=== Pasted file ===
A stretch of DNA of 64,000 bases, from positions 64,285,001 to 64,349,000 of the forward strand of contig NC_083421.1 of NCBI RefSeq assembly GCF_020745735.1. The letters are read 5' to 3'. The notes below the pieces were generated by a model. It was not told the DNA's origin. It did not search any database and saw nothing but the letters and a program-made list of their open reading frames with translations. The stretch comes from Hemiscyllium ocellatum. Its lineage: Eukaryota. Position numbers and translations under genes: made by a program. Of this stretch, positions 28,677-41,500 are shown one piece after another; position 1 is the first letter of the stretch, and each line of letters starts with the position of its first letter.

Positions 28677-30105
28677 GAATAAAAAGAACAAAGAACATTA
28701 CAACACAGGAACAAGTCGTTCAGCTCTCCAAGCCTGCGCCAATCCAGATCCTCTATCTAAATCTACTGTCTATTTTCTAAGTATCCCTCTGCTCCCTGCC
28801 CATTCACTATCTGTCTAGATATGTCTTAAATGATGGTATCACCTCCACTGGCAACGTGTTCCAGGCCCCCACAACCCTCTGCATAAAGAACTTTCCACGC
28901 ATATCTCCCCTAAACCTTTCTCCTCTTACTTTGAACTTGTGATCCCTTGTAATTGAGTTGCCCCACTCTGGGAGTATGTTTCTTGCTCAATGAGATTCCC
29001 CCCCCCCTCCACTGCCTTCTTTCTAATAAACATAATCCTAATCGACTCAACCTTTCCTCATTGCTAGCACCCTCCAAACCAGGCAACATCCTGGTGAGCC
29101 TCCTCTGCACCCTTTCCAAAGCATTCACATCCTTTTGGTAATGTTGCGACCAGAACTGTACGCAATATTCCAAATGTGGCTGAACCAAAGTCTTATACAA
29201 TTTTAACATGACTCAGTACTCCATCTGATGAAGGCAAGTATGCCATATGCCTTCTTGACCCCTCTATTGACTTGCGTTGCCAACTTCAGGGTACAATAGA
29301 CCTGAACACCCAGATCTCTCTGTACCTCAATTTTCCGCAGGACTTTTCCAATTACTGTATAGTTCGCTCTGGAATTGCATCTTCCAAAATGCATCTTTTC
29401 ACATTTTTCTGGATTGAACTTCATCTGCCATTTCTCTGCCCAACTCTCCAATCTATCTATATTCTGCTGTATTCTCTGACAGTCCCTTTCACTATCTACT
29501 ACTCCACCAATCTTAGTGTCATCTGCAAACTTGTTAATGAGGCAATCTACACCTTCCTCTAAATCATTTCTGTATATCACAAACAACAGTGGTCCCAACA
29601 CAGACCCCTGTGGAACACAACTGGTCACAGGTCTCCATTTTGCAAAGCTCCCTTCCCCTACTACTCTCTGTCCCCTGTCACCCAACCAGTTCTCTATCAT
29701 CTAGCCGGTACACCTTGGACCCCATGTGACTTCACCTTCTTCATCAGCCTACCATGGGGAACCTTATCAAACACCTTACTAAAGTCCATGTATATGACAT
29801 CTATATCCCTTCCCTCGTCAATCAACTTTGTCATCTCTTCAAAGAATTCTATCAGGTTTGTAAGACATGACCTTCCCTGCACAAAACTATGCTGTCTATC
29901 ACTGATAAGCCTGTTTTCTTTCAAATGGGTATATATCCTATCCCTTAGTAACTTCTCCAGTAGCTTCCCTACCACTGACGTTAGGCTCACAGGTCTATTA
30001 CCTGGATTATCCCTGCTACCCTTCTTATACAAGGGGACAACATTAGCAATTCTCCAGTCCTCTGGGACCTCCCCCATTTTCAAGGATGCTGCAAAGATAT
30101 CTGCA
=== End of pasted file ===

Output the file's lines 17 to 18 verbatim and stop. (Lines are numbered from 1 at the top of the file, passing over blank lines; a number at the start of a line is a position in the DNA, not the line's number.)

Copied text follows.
30001 CCTGGATTATCCCTGCTACCCTTCTTATACAAGGGGACAACATTAGCAATTCTCCAGTCCTCTGGGACCTCCCCCATTTTCAAGGATGCTGCAAAGATAT
30101 CTGCA